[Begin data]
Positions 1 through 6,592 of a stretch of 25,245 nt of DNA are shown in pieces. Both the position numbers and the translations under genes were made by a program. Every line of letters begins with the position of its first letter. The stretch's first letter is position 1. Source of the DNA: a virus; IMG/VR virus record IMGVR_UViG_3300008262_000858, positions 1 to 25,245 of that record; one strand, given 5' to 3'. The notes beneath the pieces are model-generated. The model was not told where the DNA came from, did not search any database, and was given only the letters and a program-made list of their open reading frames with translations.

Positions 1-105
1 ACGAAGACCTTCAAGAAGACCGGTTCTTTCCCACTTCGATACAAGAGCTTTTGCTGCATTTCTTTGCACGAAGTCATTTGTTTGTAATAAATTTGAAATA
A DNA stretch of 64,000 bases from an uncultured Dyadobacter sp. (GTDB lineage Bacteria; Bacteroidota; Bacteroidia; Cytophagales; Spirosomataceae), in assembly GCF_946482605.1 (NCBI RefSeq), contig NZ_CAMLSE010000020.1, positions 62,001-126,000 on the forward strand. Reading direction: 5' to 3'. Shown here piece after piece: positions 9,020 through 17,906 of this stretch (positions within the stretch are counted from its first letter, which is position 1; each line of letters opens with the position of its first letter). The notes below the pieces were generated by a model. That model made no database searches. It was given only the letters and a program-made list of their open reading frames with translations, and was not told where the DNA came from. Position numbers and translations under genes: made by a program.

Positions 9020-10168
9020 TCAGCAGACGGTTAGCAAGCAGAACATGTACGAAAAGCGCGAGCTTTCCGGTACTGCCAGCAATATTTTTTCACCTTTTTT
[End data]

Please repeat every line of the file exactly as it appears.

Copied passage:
Positions 1 through 6,592 of a stretch of 25,245 nt of DNA are shown in pieces. Both the position numbers and the translations under genes were made by a program. Every line of letters begins with the position of its first letter. The stretch's first letter is position 1. Source of the DNA: a virus; IMG/VR virus record IMGVR_UViG_3300008262_000858, positions 1 to 25,245 of that record; one strand, given 5' to 3'. The notes beneath the pieces are model-generated. The model was not told where the DNA came from, did not search any database, and was given only the letters and a program-made list of their open reading frames with translations.

Positions 1-105
1 ACGAAGACCTTCAAGAAGACCGGTTCTTTCCCACTTCGATACAAGAGCTTTTGCTGCATTTCTTTGCACGAAGTCATTTGTTTGTAATAAATTTGAAATA
A DNA stretch of 64,000 bases from an uncultured Dyadobacter sp. (GTDB lineage Bacteria; Bacteroidota; Bacteroidia; Cytophagales; Spirosomataceae), in assembly GCF_946482605.1 (NCBI RefSeq), contig NZ_CAMLSE010000020.1, positions 62,001-126,000 on the forward strand. Reading direction: 5' to 3'. Shown here piece after piece: positions 9,020 through 17,906 of this stretch (positions within the stretch are counted from its first letter, which is position 1; each line of letters opens with the position of its first letter). The notes below the pieces were generated by a model. That model made no database searches. It was given only the letters and a program-made list of their open reading frames with translations, and was not told where the DNA came from. Position numbers and translations under genes: made by a program.

Positions 9020-10168
9020 TCAGCAGACGGTTAGCAAGCAGAACATGTACGAAAAGCGCGAGCTTTCCGGTACTGCCAGCAATATTTTTTCACCTTTTTT